Though some have called 2015 "the year of the woman" in cinema, Oscar-winning actress and screenwriter Emma Thompson says that sexism in the industry is actually getting worse.
In an interview with Radio Times magazine, Thompson said she is "not impressed at all" by the supposedly more female-focused media landscape. “I think it’s still completely s**t actually,” she said. “I don’t think there’s any appreciable improvement and I think that, for women, the question of how they are supposed to look is worse than it was even when I was young."
Calling the press “deeply reactionary and homogenized,” the "Saving Mr. Banks" star lamented the ways women are treated in contemporary culture. “When I was younger, I really did think we were on our way to a better world, and when I look at it now, it is in a worse state than I have known it, particularly for women, and I find that very disturbing and sad.”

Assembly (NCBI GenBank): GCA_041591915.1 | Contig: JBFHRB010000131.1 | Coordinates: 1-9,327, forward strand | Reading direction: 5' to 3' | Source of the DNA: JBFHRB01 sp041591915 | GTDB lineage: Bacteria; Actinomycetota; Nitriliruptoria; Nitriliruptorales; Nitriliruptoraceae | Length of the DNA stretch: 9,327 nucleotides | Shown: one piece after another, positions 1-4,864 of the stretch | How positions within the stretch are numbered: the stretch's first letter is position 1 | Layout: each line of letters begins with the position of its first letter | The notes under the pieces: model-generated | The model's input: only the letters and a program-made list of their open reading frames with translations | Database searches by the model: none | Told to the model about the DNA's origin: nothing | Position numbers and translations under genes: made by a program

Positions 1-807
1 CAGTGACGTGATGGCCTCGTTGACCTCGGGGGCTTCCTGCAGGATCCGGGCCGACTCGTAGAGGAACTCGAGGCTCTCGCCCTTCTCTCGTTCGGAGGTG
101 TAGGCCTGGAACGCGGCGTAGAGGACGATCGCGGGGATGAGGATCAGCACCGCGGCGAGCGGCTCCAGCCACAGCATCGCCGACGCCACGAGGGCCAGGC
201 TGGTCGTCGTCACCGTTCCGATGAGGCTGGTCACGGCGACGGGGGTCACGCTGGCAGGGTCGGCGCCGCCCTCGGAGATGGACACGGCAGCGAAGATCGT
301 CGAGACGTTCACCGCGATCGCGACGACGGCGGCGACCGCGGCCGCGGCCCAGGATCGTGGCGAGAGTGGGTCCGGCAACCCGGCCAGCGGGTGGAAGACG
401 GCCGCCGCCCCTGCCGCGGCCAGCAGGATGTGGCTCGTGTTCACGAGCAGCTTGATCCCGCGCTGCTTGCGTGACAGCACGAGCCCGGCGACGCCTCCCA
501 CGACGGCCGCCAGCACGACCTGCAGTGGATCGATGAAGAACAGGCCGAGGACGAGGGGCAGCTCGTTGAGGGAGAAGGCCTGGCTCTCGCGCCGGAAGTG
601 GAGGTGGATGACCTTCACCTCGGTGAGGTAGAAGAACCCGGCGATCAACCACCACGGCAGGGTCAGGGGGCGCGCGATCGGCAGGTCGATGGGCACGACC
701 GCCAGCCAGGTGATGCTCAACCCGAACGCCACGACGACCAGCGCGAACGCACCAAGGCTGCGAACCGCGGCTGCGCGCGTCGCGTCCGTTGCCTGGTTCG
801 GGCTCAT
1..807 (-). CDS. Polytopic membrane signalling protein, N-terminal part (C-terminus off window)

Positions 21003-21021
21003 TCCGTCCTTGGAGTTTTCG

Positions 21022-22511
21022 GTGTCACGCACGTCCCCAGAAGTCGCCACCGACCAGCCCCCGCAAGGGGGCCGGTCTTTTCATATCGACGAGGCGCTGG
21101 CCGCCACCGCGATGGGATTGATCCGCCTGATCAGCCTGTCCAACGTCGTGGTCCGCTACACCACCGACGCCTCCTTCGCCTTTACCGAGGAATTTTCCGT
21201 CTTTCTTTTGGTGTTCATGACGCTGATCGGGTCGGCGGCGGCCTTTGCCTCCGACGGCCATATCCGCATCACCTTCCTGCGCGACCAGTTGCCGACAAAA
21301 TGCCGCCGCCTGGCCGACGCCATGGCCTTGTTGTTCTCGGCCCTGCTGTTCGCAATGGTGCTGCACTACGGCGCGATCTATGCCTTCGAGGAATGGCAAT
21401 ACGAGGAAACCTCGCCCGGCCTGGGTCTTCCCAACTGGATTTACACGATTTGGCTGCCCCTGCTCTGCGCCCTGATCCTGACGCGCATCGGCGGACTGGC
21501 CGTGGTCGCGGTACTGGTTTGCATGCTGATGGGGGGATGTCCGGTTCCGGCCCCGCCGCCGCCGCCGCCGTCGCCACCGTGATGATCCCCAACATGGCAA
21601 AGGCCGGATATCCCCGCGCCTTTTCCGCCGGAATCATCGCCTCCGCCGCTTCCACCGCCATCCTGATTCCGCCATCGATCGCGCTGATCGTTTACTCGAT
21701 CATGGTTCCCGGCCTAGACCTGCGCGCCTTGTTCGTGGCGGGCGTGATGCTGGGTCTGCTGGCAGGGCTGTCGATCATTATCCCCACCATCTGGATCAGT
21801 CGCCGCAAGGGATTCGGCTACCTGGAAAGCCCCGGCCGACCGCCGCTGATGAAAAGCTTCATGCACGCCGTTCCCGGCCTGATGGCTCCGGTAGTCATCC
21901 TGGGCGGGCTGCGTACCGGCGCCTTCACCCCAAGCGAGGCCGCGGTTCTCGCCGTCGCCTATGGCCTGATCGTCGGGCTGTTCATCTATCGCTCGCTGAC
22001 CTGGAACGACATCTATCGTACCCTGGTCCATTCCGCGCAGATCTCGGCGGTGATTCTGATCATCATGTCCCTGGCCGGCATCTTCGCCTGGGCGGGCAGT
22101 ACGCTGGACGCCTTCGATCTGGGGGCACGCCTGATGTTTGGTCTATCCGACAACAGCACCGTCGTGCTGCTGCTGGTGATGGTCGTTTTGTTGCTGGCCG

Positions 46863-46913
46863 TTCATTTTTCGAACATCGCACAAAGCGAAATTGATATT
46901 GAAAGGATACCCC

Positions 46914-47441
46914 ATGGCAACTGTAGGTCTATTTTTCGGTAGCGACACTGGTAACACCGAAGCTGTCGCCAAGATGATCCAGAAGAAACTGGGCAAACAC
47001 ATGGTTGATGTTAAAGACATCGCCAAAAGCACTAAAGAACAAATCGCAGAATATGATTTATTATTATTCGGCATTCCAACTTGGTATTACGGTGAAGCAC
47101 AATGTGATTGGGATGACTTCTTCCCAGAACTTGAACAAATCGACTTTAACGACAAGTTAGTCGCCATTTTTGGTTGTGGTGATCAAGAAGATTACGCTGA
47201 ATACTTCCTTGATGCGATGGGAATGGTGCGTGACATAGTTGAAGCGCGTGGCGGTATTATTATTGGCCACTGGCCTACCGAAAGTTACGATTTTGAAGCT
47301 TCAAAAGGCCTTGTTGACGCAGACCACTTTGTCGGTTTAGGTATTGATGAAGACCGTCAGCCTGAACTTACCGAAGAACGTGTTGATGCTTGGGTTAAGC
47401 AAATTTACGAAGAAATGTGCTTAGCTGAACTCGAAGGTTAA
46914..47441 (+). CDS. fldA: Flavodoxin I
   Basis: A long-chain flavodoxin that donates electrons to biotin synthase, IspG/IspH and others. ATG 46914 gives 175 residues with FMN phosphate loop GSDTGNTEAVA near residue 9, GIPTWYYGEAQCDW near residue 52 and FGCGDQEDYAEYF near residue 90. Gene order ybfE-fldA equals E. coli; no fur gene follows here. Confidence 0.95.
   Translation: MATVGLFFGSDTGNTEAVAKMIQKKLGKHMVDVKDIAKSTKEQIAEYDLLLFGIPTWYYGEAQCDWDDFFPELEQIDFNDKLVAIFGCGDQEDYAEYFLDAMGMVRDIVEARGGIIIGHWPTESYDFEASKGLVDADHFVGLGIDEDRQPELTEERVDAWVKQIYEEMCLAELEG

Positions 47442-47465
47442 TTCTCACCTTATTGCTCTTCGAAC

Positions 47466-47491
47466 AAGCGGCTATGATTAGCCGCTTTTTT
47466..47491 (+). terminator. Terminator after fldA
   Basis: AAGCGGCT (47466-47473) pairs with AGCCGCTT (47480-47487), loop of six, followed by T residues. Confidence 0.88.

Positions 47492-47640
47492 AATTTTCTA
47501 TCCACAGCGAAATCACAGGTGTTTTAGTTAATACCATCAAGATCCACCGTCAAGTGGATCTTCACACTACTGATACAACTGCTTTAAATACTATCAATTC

The 56-year-old also acknowledged the ageism inherent in her casting as a 77-year-old prostitute in the upcoming film "The Legend of Barney Thomson." “It would be really nice to get someone who is actually 77 to play her," she told the magazine. "But it’s a wildly comic role and I couldn’t resist.”
Sexism in the film industry has been a topic of much discussion in recent years, with many, like Thompson, claiming that institutional misogyny is still widespread. Such accusations are supported by tangible evidence in the form of female stars' salaries: Just last November, the Sony email hack revealed that Jennifer Lawrence and Amy Adams were paid less than their male co-stars for "American Hustle." More recently, Amanda Seyfriend discussed her discovery that she was making 10 percent of what a male co-star of a similar stature was on a big-budget project.
Also on HuffPost: